The following is an excerpt from Zacks Chief Strategist John Blank’s full Oct Market Strategy report To access the full PDF, click here
Be an armchair economist and/or political scientist – open-musing about the affairs of the world can be fun and interesting.
Inspect the following table. It shows four major sovereign players you know all too well.
I will summarize their state of affairs for you.
There is little to crow about -- in 2019 Real GDP Growth -- from so-called “Advanced Countries.”
The growth slide in 2019 is palpable. And it’s a shared event.
Source: Consensus Economics
One big idea comes to mind.
Is Chaos Politics affecting, or being affected by, slow Real GDP Growth?
- Do you start off with slow growth in a given Country, and then voters get angry about it?
- Or do angry voters, with nothing to complain about, get angry anyways, and slow down their economy’s growth?
I gave you two choices on the causality. They tied down possible deep ties: between the role of high-level Federal politics and macro-economic growth rates.
There should be another better choice: “None of the Above.” The current Prime Minister of Japan, Shinzo Abe, is the longest-serving PM in post-war Japan, and the 2nd longest serving PM ever.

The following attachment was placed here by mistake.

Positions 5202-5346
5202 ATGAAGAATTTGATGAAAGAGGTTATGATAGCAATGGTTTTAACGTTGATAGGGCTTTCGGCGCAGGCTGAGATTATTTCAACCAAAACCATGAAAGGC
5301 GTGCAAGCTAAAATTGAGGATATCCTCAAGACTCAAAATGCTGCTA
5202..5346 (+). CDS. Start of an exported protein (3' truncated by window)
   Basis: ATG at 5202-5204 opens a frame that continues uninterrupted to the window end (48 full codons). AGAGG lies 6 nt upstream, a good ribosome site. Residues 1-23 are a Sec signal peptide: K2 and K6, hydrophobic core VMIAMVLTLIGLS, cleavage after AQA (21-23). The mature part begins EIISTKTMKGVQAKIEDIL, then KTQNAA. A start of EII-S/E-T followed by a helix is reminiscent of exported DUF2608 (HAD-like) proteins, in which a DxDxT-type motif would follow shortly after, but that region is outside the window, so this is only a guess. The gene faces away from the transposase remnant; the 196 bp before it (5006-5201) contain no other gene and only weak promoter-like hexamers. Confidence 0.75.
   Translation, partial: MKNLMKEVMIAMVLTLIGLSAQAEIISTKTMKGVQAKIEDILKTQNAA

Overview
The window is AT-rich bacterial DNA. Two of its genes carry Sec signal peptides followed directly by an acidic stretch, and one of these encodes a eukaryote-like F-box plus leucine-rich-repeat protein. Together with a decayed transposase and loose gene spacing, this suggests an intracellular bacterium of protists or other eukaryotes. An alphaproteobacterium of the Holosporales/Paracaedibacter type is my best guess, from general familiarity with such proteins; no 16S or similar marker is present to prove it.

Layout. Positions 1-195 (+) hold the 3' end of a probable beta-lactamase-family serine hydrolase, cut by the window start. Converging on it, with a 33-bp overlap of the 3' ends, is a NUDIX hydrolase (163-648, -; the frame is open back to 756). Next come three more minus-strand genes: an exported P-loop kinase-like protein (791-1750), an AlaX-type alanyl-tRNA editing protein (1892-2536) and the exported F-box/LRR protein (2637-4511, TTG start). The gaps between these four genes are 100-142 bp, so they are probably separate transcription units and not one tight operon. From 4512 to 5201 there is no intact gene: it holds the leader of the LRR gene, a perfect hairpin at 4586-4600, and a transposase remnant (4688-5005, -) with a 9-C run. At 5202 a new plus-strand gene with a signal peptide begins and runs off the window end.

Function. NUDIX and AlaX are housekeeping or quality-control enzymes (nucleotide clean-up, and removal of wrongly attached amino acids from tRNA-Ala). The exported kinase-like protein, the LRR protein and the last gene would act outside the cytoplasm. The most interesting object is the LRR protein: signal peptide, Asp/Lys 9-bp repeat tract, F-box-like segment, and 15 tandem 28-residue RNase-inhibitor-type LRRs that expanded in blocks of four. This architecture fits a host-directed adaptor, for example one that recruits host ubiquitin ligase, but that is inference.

But that title was catchy and provocative, wasn’t it!
Let’s get on with Zacks Market Strategy report for October.
The relationship between the U.K. and the U.S.A. is a long, shared one.
Perhaps there is something shared about their current experiments with Chaos Politics and economic and stock market subtleties other than real GDP growth.
Britain Elects was founded in 2013. They are now one of the U.K.’s leading poll aggregators.
Their linear moving average trackers are weighted to reduce volatility and provide the most accurate representation of public opinion on key political questions.
Click the link to their dynamic Westminster House of Commons polling data below. The changes are amazing. The huge shifts can only be fully appreciated by looking at this yourself.
Prior to the huge Brexit upheaval of 2019, here are representative poll marks from 2018.
Conservative Party 42%
Labour Party 40%
Liberal Democrat 8%
Brexit Party 0%
Green & Other 10%
Using the service’s poll done on Sept. 25th, 2019 I have these marks:
Conservative Party 33% support
Labour Party 24%
Liberal Democrat 20%
Brexit Party 12%
In short, there used to be 2 U.K. parties validly competing for control of the House of Commons. Now, there are perhaps 4 parties openly competing for control of that nation’s policies.
- There is a leftward political fracture away from Jeremy Corbyn’s Labour Party. It doesn’t get as much press
- There is also the rise of a Brexit Party, likely support ripped from the Conservative Party.
In sum, there are two issues driving the U.K. apart. One is Brexit. The other is Jeremy Corbyn.
Given shared history, take the U.K. as a reflection of U.S. voting intentions and policy directions!
Want two key U.S. inferences?
- First, there is also a likely barely hidden fracture in the U.S. Republican Party, between those supporting this Presidency, and those that likely don’t.